• Users are active not passive, the Web is a user-driven medium where users have the power to move easily from page to page and want to use it.

Why is reading online different from reading on a page?

• Reading from computer screens is tiring for the eyes and 25% slower than paper.

• Each page must compete with hundreds of millions of others which can be easily accessed, people are less willing to commit the time investment to reading a page in the hope that it is useful.

• Web pages do not have the same credibility as known journals or books, users make judgments about the value of information based on different criteria.

How do people read on the web?

• Eight out of 10 users don’t read – they scan the page looking for the information they need.

• Users don’t scroll down long pages unless they are clearly told it might contain something useful for them.

• Users don’t like hype, the internet is full of marketing that users have learned to ignore when looking for specific information.

Implications for research dissemination Studies show that when users are faced with a long online document that they would like to read, they print it. The key challenge for successfully communicating the full text of research outputs online is convincing users to print your document. Sources:

• Citizen Science Toolsbox, see:

• GDNet Toolkit: Disseminating Research Online , see: Further resources

• Grant, C. and M. Pirotta (2002) Connecting Communities, (section on Communicating with residents websites), Improvement and Development Agency UK, Partnerships Online (1999) ‘A Toolkit for Online Communities’, see:

• More information about how people use the web can be found at Jakob Nielson’s site, see:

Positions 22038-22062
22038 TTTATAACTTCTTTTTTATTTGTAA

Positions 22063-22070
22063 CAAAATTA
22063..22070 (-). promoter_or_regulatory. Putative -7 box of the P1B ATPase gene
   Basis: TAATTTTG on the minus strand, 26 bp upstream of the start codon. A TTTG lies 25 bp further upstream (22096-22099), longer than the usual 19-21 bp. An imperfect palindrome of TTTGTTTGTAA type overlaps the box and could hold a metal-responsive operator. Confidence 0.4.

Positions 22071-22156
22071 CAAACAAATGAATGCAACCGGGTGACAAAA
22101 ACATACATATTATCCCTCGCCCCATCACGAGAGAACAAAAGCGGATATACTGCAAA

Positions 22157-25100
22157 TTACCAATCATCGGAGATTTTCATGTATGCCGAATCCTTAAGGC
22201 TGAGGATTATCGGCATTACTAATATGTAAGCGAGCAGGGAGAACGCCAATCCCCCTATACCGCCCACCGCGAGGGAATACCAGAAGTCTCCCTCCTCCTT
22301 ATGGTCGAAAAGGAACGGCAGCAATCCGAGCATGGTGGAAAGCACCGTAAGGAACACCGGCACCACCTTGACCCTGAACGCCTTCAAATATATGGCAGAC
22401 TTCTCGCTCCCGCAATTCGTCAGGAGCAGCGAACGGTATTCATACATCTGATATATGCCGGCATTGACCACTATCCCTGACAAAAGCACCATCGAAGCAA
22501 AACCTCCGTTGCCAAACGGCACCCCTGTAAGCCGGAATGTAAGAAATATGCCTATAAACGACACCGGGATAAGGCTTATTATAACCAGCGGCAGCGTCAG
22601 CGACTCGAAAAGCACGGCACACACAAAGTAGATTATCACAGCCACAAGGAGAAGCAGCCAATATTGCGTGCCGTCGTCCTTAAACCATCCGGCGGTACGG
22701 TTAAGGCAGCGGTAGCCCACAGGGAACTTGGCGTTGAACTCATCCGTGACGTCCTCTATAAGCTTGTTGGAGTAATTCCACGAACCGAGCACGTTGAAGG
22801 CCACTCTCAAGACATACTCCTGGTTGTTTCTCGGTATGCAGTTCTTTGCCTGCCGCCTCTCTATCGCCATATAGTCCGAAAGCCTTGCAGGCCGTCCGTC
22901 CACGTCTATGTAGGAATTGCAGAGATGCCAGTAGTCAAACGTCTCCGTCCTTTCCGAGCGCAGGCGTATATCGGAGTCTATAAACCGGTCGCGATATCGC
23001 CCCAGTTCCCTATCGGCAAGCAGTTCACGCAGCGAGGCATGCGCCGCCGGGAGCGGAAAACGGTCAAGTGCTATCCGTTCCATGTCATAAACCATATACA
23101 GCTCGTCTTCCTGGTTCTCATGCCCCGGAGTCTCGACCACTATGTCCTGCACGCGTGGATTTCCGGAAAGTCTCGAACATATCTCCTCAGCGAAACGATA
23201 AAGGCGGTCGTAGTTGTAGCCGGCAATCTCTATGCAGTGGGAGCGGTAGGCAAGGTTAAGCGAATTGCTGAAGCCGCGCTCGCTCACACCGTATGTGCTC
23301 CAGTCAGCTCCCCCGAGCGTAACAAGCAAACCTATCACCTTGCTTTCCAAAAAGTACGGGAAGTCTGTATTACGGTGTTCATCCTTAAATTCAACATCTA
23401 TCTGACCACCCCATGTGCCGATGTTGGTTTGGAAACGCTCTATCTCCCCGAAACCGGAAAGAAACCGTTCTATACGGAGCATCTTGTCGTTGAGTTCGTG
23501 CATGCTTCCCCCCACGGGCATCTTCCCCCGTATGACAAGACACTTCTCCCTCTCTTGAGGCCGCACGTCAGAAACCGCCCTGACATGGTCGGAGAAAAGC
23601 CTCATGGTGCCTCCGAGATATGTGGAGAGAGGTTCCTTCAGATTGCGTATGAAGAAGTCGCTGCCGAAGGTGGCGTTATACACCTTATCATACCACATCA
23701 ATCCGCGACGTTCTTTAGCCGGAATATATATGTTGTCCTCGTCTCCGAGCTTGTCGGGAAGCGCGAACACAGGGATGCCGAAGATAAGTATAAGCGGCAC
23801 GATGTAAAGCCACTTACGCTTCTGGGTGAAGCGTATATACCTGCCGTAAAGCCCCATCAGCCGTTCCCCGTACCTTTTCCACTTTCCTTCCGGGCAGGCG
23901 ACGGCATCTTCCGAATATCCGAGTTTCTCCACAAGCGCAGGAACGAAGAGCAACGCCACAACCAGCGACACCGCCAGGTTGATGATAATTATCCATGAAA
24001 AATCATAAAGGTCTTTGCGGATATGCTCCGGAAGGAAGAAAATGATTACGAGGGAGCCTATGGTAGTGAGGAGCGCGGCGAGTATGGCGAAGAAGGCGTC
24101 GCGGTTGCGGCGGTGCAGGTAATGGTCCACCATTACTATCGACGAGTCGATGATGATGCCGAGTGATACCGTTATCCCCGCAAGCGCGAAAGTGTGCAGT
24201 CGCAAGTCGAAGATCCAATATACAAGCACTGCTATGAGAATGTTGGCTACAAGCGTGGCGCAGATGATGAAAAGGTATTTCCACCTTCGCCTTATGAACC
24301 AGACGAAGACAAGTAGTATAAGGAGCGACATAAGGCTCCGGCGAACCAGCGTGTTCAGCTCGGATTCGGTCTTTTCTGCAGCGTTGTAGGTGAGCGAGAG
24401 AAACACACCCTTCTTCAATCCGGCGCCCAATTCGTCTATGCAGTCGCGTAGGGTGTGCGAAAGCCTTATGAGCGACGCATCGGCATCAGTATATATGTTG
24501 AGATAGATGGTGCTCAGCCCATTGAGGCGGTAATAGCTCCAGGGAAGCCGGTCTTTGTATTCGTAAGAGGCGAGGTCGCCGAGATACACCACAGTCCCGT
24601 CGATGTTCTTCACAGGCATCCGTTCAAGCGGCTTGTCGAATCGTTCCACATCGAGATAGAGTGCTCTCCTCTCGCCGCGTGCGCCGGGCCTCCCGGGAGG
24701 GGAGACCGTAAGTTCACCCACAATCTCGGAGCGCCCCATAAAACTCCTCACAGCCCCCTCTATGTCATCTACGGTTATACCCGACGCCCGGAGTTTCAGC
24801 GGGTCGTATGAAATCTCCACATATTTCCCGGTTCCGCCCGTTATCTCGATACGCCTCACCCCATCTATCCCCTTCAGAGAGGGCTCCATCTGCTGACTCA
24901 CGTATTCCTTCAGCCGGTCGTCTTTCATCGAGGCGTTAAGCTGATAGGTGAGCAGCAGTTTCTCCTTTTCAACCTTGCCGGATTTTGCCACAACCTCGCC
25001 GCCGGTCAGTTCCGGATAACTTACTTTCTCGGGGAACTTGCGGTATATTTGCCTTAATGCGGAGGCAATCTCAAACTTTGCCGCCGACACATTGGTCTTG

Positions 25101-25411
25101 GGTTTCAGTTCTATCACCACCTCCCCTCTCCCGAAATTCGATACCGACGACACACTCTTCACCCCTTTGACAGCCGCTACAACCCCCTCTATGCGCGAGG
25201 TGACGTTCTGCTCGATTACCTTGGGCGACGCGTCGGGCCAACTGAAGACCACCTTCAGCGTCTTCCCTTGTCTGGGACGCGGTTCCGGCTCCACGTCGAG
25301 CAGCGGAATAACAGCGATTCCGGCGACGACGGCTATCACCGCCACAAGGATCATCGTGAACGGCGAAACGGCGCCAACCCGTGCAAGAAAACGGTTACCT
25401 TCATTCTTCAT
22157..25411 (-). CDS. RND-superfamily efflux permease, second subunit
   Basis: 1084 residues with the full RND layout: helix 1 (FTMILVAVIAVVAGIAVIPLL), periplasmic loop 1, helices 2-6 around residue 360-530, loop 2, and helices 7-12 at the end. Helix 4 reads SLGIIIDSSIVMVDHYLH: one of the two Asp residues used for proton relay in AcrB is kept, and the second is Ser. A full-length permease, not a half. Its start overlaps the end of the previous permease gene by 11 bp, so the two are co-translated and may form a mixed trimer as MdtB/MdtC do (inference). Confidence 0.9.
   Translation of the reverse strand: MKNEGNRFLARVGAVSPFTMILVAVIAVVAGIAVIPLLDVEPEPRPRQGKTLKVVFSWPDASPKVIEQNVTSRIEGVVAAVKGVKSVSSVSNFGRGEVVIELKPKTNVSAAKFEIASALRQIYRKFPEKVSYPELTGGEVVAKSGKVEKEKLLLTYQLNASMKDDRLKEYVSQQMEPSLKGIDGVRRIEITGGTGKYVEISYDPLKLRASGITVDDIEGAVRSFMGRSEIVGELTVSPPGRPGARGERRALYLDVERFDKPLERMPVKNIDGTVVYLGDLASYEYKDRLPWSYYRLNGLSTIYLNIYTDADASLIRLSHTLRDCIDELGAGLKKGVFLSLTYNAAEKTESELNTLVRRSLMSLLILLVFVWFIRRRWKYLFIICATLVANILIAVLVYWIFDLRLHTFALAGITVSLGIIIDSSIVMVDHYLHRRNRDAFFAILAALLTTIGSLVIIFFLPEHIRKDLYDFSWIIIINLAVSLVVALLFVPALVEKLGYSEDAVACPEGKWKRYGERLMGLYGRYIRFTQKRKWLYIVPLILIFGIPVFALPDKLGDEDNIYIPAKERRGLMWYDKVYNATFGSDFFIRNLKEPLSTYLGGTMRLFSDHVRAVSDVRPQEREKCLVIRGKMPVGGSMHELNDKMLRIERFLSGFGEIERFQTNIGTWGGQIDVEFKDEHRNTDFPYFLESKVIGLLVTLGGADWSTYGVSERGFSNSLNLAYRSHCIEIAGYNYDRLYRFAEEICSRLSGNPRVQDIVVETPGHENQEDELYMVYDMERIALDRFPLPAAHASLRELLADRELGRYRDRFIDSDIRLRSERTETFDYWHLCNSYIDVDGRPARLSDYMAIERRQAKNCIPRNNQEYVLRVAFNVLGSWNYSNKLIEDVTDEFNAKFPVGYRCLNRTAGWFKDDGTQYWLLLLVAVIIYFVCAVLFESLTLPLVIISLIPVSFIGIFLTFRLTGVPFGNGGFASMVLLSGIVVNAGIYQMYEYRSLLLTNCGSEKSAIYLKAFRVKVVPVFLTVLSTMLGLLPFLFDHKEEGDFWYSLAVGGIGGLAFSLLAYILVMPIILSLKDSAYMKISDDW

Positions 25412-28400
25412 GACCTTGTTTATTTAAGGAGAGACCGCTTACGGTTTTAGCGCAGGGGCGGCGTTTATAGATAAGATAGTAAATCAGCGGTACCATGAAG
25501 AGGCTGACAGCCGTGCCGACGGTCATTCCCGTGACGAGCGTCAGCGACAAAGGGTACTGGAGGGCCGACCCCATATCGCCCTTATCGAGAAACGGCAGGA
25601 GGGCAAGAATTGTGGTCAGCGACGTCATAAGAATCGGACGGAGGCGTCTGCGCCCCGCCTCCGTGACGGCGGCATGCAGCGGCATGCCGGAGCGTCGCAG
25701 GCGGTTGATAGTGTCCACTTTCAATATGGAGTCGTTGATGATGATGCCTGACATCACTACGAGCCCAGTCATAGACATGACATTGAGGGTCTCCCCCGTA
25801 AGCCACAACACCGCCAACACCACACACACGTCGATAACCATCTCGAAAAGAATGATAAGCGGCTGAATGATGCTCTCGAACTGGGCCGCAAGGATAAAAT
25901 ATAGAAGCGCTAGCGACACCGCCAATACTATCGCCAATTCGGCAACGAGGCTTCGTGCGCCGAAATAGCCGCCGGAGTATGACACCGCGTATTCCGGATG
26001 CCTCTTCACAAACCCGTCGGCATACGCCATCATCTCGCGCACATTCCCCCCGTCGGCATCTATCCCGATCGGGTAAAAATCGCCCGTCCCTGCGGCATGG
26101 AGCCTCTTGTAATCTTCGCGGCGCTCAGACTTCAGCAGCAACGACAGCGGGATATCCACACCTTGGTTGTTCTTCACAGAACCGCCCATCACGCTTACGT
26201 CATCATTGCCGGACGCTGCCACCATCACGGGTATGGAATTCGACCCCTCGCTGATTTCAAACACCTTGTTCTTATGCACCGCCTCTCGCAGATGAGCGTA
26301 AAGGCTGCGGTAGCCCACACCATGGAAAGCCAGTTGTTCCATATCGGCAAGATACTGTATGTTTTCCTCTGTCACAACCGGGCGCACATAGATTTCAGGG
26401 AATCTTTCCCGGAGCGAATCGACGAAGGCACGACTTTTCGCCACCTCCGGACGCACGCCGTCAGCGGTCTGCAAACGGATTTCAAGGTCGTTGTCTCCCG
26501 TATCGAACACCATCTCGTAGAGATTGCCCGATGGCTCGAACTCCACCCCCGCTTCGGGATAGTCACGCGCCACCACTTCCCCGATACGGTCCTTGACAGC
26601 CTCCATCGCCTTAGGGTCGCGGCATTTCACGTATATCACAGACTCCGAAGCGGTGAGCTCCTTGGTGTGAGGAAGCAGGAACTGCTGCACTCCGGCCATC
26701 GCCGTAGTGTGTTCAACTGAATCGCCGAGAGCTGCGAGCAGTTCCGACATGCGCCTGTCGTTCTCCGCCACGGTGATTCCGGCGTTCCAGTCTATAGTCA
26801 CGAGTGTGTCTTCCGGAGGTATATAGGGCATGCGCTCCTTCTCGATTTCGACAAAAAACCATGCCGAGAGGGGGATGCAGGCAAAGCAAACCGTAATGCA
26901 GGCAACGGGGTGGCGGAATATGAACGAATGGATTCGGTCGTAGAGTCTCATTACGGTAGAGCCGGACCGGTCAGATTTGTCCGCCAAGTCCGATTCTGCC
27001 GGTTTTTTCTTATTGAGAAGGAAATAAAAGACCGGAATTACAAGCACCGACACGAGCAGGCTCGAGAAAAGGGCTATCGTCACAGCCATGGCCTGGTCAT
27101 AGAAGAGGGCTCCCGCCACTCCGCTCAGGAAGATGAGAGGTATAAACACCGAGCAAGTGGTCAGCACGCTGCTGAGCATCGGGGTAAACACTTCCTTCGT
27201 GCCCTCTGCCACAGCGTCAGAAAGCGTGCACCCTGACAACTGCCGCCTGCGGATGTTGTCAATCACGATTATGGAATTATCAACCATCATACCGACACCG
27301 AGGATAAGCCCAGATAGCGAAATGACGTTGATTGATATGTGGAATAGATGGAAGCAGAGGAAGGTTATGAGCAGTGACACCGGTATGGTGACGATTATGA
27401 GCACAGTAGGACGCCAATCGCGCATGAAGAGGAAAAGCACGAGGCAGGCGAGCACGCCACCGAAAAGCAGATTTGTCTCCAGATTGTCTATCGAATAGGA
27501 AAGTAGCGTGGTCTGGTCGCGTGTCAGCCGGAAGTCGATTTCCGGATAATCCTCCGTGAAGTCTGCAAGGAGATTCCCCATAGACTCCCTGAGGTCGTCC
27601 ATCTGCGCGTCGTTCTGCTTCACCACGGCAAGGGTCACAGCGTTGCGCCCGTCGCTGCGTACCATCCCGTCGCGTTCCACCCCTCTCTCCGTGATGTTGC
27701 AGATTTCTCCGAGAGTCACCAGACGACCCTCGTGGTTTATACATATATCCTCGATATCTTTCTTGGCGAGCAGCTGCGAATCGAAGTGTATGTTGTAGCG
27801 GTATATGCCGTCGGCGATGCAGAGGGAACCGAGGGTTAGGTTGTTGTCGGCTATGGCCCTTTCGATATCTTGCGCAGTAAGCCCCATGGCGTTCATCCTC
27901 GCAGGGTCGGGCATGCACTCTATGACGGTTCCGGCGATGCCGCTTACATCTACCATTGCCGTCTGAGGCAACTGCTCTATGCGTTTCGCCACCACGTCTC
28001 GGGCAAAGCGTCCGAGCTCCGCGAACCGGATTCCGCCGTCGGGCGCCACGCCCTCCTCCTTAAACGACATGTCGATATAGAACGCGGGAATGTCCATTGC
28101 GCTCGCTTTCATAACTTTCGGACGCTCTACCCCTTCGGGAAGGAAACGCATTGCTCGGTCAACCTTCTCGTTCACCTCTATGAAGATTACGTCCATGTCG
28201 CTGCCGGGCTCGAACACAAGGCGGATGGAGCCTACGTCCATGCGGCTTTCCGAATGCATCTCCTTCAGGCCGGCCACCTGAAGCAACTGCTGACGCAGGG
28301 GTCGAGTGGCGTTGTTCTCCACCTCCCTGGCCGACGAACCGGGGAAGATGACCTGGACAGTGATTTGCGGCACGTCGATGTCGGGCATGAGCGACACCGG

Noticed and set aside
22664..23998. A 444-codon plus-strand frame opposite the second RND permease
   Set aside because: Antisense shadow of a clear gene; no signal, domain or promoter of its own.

• Find the most searchable keywords to use on your website:

o Wordtracker, see:

o Overture, see:


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• The Media Trust Online Guide: Getting your website noticed, see: online_guides/website_guide.html.

• Ramalingam, Ben (2005) ‘Tools for Knowledge and Learning’, RAPID Toolkit, London: ODI, see:, especially for further resources on the step-by-step process and more detailed explanations of each step.


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17. Blogging Blogging is a growing trend, and an easy and informal way to communicate with a wide range of people. It requires some input but can also provide you with useful and encouraging feedback. Weblogs, or Blogs for short, are often likened to journals. The entries made to blogs can be either interactive or non-interactive. If they are interactive, others can add commentaries to the entry. The person who writes this online journal is known as a Blogger. One of the most attractive elements of a blog is that they can be written with relative ease by anyone about anything (source: Spring05/Urriste/weblogs.html). Each weblog entry (also known as a post) will typically contain one or more links to related material being discussed in the entry. For topic-oriented weblogs the diversity is enormous. There are hundreds of thousands of blogs already online, covering such diverse topics as politics, war, Africa, science, technology, the Internet, books, space exploration, medicine and academic life. Despite the buzz, weblogs really are not all that new; they have been around since the late 1990s. Recent software and hosting platforms have made blogging much easier to do, and this has led to the explosion of weblogs (source: Why blog?

• A blog can extend an institution’s influence by attracting development policymakers and practitioners to engage in a way that is more interactive than websites and e-mail;

• Blogs can create a forum for expert commentary and analysis on burning development policy issues;

• Easy-to-read, incisive informal writing can demystify jargon, cut straight to the chase and make the case for important policy issues that are not in the spotlight;

• Weblogs can help set the media agenda – authoritative comment and analysis on under- or un-reported issues can lead journalists or others to follow up and write about it;

• For those interested in a specific topic, relevant blogs could eventually become a leading supplement to traditional print and online news;

• The feedback loops created by the blog could lead to new audiences and collaboration opportunities, such as media requests and commissions (e.g. for op-ed pieces).

Some examples: